Aaj to ben ne khichdi banai hogi!
Today sister must have prepared khichdi!

It is said that food has an emotional connection. For each one of us, the definition of comfort food is different. It is usually that food that we have grown up eating and have good memories attached to it. For some people, a dish cooked in mustard oil can mean heaven. At the same time, some people may not be able to bear its smell.

So, Khichdi can evoke different emotions for different people based on the memories associated with it. For some people, it may signify ease of cooking, a whole meal, while for others, it may remind of an illness. For me, khichdi represents freedom and fun.

I grew up at my grandparents’ place. We were five children: me, my younger sister, my two mamas (mother’s brother), and my masi (mother’s sister). My masi was the eldest among us, and when my grandparents went out, she was the one who took care of us.

Sometimes, if she was busy with her studies, she used to cook khichdi for us as it was quick and easy to make. It is a one-pot meal. Another reason was that most of us liked eating khichdi with ghee and pickles. I loved it, and probably I was the fussiest among the five of us. So soon, khichdi became our go-to dinner in the absence of my grandmother. Even our house help, whom we called kaka, used to enjoy the khichdi cooked by my masi and would say that today Ben(sister) must have cooked khichdi.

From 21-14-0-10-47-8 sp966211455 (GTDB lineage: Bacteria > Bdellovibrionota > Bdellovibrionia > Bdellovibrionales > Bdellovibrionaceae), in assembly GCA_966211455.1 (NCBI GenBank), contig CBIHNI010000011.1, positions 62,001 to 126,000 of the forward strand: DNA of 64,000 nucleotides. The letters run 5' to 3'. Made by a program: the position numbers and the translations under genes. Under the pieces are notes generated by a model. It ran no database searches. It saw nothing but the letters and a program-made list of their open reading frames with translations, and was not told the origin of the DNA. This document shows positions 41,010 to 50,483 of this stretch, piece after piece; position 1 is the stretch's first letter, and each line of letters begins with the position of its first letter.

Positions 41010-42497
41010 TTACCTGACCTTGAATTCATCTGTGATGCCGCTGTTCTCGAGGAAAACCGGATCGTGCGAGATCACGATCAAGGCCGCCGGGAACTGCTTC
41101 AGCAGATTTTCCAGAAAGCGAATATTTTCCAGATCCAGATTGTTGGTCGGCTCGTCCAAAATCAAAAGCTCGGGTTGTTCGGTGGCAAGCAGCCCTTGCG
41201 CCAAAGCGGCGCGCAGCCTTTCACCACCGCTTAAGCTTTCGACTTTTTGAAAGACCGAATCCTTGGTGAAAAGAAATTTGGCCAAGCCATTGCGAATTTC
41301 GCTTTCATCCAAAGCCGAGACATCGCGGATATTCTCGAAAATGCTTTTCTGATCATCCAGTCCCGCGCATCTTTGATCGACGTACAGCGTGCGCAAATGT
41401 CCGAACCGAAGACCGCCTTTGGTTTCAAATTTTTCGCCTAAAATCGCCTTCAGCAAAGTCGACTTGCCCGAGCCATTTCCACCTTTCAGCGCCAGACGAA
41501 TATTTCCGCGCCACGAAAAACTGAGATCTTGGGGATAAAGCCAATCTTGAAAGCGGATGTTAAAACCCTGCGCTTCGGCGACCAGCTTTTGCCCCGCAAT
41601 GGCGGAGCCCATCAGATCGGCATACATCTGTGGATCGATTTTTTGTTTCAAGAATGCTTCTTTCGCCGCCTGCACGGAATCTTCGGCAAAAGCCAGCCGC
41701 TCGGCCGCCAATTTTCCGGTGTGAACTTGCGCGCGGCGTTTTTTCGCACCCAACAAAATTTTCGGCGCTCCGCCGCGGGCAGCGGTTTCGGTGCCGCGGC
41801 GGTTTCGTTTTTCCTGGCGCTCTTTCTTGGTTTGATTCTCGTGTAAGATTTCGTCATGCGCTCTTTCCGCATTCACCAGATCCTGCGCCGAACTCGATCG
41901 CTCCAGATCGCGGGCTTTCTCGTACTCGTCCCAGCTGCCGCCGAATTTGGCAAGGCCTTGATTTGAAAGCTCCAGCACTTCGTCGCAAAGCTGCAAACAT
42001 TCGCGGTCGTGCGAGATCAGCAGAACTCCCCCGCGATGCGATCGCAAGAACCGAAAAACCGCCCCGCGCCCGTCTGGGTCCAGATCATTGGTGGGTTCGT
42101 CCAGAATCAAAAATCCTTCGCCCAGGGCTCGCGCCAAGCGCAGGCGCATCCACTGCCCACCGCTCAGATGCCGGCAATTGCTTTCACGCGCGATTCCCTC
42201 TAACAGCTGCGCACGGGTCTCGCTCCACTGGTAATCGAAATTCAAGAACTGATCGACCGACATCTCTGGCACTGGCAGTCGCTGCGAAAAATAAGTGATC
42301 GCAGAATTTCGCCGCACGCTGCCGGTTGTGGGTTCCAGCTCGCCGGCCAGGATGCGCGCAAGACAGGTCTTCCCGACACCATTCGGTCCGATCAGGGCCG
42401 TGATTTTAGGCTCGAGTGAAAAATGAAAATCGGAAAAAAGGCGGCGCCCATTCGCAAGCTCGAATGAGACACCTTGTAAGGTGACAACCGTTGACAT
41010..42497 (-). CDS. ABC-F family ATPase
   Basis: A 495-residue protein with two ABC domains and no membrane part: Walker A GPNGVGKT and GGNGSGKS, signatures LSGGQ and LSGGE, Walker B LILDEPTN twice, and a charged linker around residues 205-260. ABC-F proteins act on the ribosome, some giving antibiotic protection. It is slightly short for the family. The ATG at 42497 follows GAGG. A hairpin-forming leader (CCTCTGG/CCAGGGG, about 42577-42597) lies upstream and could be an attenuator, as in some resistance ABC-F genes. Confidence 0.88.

In our grandparents’ absence, we had all the freedom to play or watch TV as long as we wanted.

So, even today, khichdi is my go-to comfort food as it is linked to my happy, fun-filled childhood memories.

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